"When I saw him on the floor, I immediately understood," Mickael said. "He looked like Aylan, the little refugee found drowned on a beach in Turkey."
David Bonnet, 44
David, the son of the deputy mayor of Nérondes, was a 44-year-old fish farmer who lived about 50km away from Nice with his partner.
He was killed in the attacks and she was lightly injured, according to AFP.
The mayor of Nérondes confirmed his death to the news agency. "Everyone's in shock," said Roland Gilber. "I don't have words."
Mehdi H, 12
Mehdi H was the 12-year-old son of a football referee in Nice.
He was killed on the long stretch along the coast on Thursday and his step-sister is now in a coma, Gilles Ermani, the president of the Cote d'Azur French football federation, told AFP.
Myriam Bellazouz, 29, and her mother Lea Mignacabal, 68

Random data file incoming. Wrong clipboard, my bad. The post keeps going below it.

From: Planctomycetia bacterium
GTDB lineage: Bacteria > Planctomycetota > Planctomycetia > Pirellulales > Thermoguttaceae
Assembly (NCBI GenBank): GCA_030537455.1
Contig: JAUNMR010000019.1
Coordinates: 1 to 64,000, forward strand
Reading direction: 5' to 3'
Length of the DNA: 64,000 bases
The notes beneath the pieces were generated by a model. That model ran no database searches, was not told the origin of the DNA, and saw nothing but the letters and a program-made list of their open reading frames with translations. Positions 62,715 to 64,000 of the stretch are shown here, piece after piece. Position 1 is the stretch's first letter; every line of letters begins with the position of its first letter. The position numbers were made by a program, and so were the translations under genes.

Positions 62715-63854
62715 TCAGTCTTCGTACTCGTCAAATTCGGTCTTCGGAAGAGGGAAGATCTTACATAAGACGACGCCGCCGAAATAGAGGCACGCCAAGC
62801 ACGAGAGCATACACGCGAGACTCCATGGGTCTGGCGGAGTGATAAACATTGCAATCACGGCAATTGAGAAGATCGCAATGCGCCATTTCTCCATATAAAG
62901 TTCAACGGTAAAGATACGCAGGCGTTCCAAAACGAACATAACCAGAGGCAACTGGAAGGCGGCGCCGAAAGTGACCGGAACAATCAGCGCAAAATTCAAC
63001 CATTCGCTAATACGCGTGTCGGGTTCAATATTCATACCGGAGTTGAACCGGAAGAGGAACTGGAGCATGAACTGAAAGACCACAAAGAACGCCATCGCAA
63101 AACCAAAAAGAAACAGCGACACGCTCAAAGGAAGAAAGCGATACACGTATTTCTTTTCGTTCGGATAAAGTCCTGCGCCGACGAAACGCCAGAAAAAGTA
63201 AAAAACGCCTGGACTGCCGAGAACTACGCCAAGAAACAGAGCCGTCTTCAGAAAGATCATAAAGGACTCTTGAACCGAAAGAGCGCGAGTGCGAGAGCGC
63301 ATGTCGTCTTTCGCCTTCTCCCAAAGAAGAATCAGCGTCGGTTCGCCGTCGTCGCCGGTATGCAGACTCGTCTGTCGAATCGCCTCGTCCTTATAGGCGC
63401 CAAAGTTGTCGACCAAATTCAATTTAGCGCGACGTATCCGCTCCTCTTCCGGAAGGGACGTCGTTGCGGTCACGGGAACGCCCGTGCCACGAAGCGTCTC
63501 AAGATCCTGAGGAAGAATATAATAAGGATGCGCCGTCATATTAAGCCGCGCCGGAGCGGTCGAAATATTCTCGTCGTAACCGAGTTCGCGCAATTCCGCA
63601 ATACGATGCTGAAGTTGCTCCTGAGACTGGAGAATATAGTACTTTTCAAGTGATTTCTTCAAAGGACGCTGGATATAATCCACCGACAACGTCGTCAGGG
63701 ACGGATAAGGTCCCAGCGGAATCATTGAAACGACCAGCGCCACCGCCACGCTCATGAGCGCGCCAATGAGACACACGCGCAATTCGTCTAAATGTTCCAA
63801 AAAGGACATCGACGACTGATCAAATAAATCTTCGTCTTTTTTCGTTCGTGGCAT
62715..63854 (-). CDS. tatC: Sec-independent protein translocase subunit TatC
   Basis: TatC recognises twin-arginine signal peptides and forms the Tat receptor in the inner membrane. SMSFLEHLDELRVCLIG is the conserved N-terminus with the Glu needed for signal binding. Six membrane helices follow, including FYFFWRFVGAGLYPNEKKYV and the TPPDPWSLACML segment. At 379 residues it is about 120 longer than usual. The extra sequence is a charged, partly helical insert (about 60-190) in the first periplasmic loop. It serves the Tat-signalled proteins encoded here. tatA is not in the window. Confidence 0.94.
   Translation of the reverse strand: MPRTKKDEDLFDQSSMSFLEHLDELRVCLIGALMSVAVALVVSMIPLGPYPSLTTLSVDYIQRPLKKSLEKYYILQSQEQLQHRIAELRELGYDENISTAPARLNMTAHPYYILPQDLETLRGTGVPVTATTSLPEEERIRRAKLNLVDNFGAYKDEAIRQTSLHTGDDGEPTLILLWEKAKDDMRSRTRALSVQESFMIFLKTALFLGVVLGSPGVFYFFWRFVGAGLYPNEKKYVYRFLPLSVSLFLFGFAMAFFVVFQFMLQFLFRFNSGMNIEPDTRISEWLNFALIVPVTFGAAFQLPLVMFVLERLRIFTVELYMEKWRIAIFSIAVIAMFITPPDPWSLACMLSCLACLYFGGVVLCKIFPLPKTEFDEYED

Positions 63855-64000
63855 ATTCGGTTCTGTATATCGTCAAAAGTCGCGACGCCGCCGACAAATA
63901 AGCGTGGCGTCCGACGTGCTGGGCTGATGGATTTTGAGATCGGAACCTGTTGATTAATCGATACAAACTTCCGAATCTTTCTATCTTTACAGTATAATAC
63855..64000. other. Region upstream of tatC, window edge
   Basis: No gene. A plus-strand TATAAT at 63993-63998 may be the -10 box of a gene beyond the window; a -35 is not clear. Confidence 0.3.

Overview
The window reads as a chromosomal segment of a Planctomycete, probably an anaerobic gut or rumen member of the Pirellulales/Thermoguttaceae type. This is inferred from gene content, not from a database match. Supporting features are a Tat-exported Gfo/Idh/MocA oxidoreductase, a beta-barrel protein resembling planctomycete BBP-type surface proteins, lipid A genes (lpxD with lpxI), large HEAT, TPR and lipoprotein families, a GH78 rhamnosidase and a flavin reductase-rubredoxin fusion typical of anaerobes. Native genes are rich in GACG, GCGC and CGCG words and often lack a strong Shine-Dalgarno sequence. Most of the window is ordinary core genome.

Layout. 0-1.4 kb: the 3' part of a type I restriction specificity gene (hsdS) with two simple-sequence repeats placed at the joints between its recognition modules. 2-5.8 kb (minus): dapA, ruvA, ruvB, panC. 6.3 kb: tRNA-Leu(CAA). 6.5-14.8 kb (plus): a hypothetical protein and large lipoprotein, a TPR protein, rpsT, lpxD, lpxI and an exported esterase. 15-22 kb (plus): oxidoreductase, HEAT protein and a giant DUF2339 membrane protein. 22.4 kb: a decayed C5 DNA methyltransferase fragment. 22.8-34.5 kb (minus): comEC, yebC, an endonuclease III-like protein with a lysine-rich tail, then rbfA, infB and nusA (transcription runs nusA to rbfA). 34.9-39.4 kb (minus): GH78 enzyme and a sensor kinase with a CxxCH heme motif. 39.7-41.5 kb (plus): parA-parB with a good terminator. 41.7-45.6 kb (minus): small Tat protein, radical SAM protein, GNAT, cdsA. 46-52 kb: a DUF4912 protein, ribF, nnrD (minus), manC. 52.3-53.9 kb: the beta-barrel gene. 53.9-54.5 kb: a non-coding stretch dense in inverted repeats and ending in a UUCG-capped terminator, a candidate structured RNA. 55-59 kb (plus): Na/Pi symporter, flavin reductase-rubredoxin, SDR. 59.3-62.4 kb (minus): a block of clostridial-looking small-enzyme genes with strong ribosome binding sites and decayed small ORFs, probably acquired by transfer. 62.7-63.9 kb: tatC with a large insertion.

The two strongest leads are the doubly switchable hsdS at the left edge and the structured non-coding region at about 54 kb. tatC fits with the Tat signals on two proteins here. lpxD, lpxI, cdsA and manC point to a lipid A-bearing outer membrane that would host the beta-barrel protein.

Nice residents Myriam Bellazouz and her mother Lea Mignacabal were among those slaughtered while watching the Bastille Day fireworks at the Promenade des Anglais.
Bellazouz, a lawyer, was confirmed dead by the French national bar association. She had practiced since 2013, serving as the treasurer for the Union of Young Lawyers in 2015.
Mignacabal was also killed alongside her daughter, the bar association said. The Associated Press reported she had been working as a physical therapist.
Roman Ekmaliyan, 56
A Georgian citizen of Armenian descent, Roman Ekmaliyan was also among those killed, according to his priest.
Archpriest Andrey Eliseev of Nice's Russian Orthodox cathedral of Saint Nicholas told La Croix Ekmaliyan was deeply cultured and intelligent.
In a statement, the Georgian Ministry of Foreign Affairs confirmed one of its citizens, who lived in Belgium, had perished in the attack.